US 6020842 A
A duty dithering method for use with electronic support measures and radar warning receivers, and the like, that provides for improved probability of intercept at low utilization levels. The electronic support measures (ESM) system and radar warning receiver are controlled by a multi-system sensor manager having an ESM scheduler. In accordance with the present method, a maximum duty cycle is chosen for the ESM system. The chosen duty cycle is allocated to the ESM system each frame by the ESM scheduler. At the beginning of each frame, the ESM scheduler picks a random offset and subtracts it from the maximum duty to compute an ESM duty for that frame. The ESM scheduler commands data collections based on the computed duty for that frame. This step is repeated each frame.
1. A duty cycle dithering method for use with electronic support measures (ESM) and radar warning receivers that provides for improved probability of intercept at low utilization levels, comprising the steps of:
choosing a maximum duty cycle for the ESM system;
allocating the chosen duty cycle to the ESM system every frame;
at the beginning of each frame, selecting a random offset for an ESM scheduler;
subtract the random offset from the maximum duty cycle to compute an ESM duty cycle for that frame;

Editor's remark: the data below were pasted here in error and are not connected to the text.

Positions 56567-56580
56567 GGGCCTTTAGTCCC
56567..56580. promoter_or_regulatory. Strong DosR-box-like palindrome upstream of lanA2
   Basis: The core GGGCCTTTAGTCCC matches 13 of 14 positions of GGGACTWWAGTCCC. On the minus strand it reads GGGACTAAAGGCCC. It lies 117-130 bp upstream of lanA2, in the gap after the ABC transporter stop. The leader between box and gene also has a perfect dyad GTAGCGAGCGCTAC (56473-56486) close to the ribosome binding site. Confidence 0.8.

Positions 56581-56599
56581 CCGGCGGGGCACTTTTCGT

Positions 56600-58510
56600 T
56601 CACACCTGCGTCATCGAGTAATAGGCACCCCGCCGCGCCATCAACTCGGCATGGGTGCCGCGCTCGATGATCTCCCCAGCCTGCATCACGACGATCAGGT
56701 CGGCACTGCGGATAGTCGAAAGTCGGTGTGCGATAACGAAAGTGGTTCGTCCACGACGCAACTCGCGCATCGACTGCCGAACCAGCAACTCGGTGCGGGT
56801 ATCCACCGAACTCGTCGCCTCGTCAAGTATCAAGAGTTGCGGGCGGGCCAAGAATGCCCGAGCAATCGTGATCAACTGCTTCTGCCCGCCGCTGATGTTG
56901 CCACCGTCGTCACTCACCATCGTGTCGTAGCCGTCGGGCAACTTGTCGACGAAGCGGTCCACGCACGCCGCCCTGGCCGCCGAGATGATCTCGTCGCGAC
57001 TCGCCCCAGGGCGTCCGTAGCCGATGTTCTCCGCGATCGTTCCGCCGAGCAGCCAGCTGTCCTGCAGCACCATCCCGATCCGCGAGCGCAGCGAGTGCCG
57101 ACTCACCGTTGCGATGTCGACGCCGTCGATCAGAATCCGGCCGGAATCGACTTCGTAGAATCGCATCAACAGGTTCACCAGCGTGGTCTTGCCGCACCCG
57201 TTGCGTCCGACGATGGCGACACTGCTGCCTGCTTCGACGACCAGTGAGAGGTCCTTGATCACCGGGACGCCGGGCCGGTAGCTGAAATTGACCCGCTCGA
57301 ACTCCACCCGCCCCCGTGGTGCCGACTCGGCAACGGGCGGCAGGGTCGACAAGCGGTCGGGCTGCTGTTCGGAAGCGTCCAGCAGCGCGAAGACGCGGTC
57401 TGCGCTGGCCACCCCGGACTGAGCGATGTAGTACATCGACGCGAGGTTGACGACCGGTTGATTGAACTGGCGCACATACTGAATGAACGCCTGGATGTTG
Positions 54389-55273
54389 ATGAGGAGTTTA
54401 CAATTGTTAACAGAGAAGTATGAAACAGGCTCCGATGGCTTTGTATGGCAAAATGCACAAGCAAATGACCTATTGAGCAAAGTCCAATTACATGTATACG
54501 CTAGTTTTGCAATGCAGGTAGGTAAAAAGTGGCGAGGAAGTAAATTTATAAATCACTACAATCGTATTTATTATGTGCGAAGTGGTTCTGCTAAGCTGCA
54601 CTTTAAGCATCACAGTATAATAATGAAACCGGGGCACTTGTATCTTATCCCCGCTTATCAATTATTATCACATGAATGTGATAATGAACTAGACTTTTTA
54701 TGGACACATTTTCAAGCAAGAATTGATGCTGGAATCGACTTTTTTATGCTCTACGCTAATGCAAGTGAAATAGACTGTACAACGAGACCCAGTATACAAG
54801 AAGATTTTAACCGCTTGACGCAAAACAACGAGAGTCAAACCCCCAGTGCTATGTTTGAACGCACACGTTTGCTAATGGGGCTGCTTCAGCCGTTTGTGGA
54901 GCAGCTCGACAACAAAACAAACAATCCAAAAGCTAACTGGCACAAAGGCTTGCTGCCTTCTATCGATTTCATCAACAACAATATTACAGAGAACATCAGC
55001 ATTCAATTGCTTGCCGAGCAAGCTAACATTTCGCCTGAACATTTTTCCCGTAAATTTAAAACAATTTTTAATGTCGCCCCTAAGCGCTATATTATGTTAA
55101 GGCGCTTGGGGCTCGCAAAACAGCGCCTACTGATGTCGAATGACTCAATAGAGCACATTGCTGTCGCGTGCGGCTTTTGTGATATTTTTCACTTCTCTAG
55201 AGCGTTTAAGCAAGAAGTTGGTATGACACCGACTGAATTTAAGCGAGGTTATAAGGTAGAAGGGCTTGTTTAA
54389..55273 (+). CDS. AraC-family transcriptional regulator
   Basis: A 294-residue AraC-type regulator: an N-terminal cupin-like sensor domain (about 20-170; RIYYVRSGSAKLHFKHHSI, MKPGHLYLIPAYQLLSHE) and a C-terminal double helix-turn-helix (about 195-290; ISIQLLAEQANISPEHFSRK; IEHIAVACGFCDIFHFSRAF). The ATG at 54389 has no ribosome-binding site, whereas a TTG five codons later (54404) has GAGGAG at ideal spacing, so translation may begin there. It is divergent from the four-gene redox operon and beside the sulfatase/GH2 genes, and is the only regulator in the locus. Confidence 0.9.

commanding the ESM system to collect data based on the computed ESM duty cycle for that frame; and
repeating the commanding step each frame.
2. The method recited in claim 1 wherein the random offset for the duty cycle from maximum duty cycle is up to about 30% below maximum duty cycle.
The present invention relates generally to electronic support measures and radar warning receivers, and more particularly, to a duty dithering method for use with such systems that provides for improved probability of intercept at low utilization levels.
Electronic support measures (ESM) and radar warning receiver (RWR) systems typically have near isotropic antenna patterns to provide rapid intercept of emitter mainlobes. Therefore, data collection must be scheduled at rates fast enough to guarantee sampling of the emitter mainlobe as it flashes through the interceptors field-of-regard. This can lead to very high look duty factors for the intercepting ESM system when low ESM duty factors would be preferable, especially if the ESM system is part of a shared asset such as in a multi-function active array.